17.6.19

Language

Let's talk about something that I don't think I've ever brought up here on the blog: language.  I've probably never talked about it here, because it's never been a thing.  I've lived for 8+ years here getting by perfectly well with English, at least in the part of Malaysia we live in.  When you have a native-language speaking husband who can make those phone calls for you, there just isn't much of a motivation to learn!  So why I chose this season of my life to choose to start taking language classes, I don't really know, other than we are trying to make a more definitive effort to teach a second language to the kids.  That, and I needed a good excuse to have some child-free mornings.  


I surprised myself by enjoying it more that I thought I would.  I relished the grown-up conversation, even if we were learning nursery rhymes and counting from one to ten.  Bahasa (that is what the national language, Melayu or Malay, is most commonly called here) is said to be one of the easiest languages in the world to learn, and it really is.  There is no masculine or feminine, it uses the same alphabet as ours, it's not a tonal language like Chinese, and there isn't any equivalent of the is/are/was/were that we have in English.  I know from my days as an English teacher what a nightmare those are.  The language also borrows a lot of words in English.  Here's how to translate "chocolate ice cream" into Bahasa: ais krim coklat.  Anyone can see that on a menu!  At the same time, Ellis and I have shared lots of laughs about some of the creative names they give animals: an owl, or "burung hantu", literally translates as "ghost bird", and an ostrich, or "burung unta", literally means "camel bird".  The animals that don't have these interesting names have silly sounding ones like biri-biri (sheep), ubur-ubur (jellyfish), and rama-rama (butterfly).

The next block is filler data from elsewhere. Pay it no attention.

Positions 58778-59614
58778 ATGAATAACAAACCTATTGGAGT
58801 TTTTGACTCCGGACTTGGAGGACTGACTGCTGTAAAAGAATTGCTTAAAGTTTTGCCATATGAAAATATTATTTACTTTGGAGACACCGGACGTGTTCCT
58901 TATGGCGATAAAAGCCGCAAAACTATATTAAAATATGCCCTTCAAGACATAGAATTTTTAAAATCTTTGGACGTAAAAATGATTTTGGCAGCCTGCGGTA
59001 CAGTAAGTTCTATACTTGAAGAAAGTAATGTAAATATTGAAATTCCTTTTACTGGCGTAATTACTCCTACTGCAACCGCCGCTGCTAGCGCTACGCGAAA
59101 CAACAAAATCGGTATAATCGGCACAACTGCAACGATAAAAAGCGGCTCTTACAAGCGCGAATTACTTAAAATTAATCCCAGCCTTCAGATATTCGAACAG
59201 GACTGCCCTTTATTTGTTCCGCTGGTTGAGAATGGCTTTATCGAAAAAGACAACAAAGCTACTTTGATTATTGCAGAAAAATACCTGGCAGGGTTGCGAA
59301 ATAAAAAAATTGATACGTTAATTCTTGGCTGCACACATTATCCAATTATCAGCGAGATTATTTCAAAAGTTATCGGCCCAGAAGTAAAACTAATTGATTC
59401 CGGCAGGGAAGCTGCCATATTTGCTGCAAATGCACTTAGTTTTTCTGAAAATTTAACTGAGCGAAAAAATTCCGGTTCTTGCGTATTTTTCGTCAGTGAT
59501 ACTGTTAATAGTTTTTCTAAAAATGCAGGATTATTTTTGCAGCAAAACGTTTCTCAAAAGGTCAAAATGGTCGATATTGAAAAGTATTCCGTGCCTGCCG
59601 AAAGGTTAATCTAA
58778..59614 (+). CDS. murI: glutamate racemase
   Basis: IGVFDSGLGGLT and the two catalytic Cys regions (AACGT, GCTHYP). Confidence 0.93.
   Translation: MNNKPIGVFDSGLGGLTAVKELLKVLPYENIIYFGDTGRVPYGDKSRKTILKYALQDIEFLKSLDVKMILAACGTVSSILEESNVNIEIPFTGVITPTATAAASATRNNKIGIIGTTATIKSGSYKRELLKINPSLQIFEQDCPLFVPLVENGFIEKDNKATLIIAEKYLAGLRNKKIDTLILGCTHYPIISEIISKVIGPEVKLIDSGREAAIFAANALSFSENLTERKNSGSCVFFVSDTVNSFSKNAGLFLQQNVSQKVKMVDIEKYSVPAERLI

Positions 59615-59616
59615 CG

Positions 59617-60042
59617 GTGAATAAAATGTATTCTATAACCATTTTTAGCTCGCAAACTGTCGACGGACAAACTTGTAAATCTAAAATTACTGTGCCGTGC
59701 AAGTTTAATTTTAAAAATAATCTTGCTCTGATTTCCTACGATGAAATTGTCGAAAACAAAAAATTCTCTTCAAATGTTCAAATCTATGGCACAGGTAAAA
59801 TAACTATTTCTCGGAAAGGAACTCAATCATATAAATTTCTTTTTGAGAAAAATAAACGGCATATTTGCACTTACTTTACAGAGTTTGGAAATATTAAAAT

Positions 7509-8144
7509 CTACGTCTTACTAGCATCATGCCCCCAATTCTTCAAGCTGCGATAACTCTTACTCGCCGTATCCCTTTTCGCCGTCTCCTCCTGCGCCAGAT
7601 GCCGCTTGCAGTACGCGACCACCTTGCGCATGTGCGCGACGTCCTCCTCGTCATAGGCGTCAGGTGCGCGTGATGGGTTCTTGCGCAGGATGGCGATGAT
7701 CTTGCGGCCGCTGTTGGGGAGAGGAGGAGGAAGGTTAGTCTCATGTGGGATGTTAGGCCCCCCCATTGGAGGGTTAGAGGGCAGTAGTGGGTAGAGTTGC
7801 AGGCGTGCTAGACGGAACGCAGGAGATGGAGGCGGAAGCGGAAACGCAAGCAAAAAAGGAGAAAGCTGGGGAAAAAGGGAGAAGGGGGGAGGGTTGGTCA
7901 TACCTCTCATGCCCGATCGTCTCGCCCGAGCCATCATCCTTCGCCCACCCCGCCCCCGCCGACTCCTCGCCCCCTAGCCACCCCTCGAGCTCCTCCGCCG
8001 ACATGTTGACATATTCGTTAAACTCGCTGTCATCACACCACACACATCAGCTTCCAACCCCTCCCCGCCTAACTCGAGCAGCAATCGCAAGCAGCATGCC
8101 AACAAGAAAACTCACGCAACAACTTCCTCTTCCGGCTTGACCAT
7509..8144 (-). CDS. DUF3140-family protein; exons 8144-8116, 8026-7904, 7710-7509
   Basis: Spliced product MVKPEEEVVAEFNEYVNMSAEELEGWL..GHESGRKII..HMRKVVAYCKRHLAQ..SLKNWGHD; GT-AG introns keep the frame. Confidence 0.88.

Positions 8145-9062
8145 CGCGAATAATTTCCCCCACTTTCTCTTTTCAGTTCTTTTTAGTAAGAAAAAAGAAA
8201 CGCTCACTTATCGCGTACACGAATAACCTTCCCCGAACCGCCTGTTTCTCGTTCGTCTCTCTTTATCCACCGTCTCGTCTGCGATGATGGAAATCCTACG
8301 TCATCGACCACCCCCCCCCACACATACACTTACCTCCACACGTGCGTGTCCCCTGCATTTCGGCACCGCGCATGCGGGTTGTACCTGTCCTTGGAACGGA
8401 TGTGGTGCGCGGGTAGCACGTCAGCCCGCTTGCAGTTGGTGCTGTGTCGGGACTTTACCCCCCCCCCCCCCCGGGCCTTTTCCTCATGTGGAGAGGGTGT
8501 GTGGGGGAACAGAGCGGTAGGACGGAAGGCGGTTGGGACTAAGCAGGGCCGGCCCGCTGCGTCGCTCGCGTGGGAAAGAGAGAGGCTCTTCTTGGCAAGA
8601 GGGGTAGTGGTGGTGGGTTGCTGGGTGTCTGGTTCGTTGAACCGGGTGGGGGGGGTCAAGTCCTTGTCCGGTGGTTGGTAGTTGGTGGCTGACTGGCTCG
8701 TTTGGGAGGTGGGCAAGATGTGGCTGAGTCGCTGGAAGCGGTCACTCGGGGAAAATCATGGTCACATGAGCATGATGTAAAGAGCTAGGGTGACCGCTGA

Ellis and I have been working through some Highlights search-and-find books in English/Malay, which Ellis likes to color while I practice stringing sentences together and build up my vocabulary.  I also have been flexing the language side of my brain by translating some of my favorite children's books into Bahasa.  There are very few classic books in the language!  So here you have it, a sneak peek at possibly the first-ever edition of the Very Hungry Caterpillar in Bahasa Melayu, brought to you by Google Translate and Post-It notes: 


Jumpa Lagi!
 (see you later!) 


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